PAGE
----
Emile Benoit was, perhaps, Newfoundland's best known fiddle player whose unique combination of distinctive style and uncommon gift for composition made him one of the best traditional musicians of his time. Emile Benoit was born, raised and died in Black Brook, on the Port-Au-Port peninsula on the West Coast of Newfoundland. The area has been populated by Bretons and Acadians from the 1820's on and is still mainly French speaking. The surrounding area is strongly colored by Scottish tradition, the influence of which is to produce a curious and fascinating mix in Emile's essentially French music. Emile Benoit has been a myriad of people in his lifetime, among them father to thirteen children, fisherman, farmer, carpenter, healer, dentist, part-time veterinarian, blacksmith, storyteller raconteur, musician and composer. He began fiddle playing at the age of nine and throughout the years his composition and skill saw him develop into an eclectic and impressive musician. Benoit was particularly fascinating performer who loved nothing better than to entertain an audience; clowning around, waltzing with his fiddle, lying on his back while playing and dancing and singing at the top of his lungs. His "joie de vivre" was infectious and he was dearly loved by all that knew him. Late in life Emile Benoit began his recording career. He made three albums, including "Vive la Rose", his last, in 1992. Emile recording brought him to numerous folk festivals both in Newfoundland and across Canada, the US and Europe. He has been the subject of numerous scholarly books and articles and has been featured extensively on radio (both in French and English). Emile held an honorary Doctorate at Memorial University and in May 1992, the Newfoundland Arts Council conferred its prestigious Lifetime Achievement award upon Emile, in recognition of his full and rich career.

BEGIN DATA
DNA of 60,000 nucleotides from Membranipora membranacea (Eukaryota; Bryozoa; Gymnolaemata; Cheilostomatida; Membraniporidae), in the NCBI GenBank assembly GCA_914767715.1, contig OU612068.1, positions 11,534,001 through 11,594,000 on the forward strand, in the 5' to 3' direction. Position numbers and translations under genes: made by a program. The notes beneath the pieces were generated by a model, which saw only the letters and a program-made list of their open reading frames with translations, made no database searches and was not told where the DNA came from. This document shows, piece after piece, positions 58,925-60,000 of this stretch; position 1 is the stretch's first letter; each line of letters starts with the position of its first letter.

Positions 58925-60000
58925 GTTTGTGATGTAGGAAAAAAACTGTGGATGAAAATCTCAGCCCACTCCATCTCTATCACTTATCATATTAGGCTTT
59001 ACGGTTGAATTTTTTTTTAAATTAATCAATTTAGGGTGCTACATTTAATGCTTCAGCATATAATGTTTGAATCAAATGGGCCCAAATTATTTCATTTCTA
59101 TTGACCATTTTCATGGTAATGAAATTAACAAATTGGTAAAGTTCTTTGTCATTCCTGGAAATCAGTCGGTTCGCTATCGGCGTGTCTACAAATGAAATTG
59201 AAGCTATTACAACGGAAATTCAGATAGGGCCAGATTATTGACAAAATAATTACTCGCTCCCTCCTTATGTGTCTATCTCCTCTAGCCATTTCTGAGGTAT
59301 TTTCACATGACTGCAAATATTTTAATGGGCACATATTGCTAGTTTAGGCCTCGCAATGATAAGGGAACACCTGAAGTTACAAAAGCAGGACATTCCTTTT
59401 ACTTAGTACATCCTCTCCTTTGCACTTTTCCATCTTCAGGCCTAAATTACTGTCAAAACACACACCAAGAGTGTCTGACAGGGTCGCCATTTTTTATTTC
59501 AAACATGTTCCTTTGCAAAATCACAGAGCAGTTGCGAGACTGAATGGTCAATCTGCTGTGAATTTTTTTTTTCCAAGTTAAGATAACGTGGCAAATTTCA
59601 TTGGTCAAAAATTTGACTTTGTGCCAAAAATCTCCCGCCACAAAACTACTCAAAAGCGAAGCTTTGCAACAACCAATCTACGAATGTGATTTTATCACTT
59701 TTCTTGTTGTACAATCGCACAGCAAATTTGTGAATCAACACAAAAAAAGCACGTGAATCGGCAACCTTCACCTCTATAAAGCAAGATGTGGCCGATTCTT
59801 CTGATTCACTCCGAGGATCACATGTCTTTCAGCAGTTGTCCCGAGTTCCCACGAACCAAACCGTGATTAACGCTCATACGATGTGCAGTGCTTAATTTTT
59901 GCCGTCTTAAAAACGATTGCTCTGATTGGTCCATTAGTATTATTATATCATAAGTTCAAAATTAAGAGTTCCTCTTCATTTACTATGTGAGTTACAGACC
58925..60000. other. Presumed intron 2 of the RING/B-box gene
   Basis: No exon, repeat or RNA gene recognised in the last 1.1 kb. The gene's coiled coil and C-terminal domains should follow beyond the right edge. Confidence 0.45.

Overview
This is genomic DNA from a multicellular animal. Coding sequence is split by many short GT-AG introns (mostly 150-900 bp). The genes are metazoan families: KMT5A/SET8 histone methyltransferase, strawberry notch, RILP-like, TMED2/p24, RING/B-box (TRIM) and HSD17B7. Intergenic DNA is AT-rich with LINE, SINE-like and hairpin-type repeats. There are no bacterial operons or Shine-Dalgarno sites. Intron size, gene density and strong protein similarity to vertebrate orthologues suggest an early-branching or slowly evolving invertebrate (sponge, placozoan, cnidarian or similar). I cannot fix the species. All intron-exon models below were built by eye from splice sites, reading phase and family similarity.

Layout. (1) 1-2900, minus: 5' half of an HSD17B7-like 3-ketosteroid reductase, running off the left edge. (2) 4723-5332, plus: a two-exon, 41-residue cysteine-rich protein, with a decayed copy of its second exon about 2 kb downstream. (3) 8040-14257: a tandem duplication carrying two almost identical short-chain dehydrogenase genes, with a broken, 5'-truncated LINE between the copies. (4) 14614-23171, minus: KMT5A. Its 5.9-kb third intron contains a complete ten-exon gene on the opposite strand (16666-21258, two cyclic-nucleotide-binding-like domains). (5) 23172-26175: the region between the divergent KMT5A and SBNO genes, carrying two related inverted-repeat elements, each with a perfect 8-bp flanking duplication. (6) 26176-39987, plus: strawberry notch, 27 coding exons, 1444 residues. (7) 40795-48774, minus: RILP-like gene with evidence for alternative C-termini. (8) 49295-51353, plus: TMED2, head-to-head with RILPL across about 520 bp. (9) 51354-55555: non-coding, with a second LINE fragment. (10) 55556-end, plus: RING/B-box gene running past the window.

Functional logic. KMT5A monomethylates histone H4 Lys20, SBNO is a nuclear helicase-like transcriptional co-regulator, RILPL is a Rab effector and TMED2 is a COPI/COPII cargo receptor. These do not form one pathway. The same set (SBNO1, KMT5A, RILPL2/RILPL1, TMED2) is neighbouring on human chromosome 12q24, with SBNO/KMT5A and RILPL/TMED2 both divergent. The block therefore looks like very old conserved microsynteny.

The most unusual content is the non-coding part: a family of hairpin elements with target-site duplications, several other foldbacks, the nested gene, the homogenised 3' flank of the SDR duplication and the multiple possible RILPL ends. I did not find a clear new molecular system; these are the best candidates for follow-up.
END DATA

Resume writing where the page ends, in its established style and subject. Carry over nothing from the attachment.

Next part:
Emile Benoit died in September 1992; just days after he cracked the wrapper on his last CD, "Vive la Rose". Emile's influence was as wide and diverse as his skill and performance, and can be heard whenever traditional Newfoundland music is played.